As Dan Primack wrote in his newsletter today, a couple of researchers released a report via the Rock Center for Corporate Governance at Stanford University last week on the “operational consequences of Private Equity buyouts”.
The paper’s abstract has some nice findings:
Do private equity buyouts disrupt company operations to maximize short-term goals? We document significant operational changes in 103 restaurant chain buyouts between 2002 and 2012 using health inspection records for over 50,000 stores in Florida. Store-level operational practices improve after private equity buyout, as restaurants become cleaner, safer, and better maintained. Supporting a causal interpretation, this effect is stronger in chain-owned stores than in franchised locations — “twin restaurants” over which private equity owners have limited control. Private equity targets also reduce employee headcount, lower menu prices, and experience a lower likelihood of store closures — a proxy for poor financial performance. These changes to store-level operations require monitoring, training, and better alignment of worker incentives, suggesting PE firms improve management practices throughout the organization.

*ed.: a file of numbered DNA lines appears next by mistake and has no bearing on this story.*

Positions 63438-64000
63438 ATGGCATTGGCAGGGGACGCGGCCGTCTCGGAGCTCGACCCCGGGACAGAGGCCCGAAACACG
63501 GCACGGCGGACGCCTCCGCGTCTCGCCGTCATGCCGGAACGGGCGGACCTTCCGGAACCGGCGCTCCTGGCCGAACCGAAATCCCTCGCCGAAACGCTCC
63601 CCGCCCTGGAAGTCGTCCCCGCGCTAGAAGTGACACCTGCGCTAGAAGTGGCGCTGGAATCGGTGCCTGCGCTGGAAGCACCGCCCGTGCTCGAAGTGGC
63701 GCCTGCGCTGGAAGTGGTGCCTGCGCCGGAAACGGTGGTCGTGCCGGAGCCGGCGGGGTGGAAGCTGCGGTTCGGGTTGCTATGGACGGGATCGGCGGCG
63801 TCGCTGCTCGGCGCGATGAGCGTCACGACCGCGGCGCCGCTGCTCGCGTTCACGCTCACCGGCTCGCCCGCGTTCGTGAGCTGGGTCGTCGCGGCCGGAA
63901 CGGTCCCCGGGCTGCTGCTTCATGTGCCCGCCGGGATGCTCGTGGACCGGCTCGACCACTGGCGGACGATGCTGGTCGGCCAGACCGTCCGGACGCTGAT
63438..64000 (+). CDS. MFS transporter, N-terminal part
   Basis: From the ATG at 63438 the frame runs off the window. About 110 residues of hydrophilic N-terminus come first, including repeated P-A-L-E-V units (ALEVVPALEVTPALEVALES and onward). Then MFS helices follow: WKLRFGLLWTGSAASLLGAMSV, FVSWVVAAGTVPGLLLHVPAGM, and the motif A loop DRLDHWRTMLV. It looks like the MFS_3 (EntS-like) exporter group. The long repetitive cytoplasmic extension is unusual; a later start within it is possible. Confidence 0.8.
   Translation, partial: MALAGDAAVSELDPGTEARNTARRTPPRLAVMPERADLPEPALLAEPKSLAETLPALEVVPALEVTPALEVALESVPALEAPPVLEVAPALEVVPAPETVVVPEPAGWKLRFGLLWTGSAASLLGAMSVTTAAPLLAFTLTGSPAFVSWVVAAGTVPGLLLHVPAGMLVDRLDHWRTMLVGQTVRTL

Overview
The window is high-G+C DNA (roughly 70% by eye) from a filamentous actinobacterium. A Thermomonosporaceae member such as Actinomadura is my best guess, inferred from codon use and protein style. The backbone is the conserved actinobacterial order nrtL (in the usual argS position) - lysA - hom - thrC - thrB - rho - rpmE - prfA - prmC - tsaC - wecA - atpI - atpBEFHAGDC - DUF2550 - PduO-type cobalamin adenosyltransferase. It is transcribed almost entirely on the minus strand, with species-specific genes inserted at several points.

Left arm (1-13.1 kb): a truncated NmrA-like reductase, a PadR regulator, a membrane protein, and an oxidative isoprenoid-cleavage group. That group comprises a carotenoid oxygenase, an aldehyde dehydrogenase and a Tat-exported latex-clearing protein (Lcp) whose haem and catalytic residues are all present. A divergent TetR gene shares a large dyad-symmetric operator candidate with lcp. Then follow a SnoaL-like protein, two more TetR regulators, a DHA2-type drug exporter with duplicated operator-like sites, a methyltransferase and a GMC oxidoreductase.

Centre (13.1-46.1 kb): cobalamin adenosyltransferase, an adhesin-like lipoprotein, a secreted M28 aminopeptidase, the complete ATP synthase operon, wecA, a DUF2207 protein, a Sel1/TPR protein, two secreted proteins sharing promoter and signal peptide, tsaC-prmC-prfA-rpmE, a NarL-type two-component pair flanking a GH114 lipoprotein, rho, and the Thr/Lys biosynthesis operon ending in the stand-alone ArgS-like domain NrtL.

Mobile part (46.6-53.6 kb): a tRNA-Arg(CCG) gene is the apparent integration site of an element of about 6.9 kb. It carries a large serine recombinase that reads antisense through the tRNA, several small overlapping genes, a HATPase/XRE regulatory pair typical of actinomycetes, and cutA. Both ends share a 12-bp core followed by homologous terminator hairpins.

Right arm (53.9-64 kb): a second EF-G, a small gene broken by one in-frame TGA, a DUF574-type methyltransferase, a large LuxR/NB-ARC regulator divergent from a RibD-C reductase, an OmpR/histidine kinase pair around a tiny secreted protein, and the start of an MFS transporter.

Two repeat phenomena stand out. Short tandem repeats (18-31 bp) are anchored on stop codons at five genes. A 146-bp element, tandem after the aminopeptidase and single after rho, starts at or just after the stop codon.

As everyone would agree, that’s a good thing.
In fact, one presumes that such “operational consequences” are probably seen across various other industries too, whenever struggling companies are acquired by PE firms and made healthier away from the scrutiny of public markets. And that would make PE firms pretty valuable in a capitalistic society.
Still, they get a bad rap for a handful of deals where financial (over)engineering caused ruin and bankruptcy. Not sure that’s fair.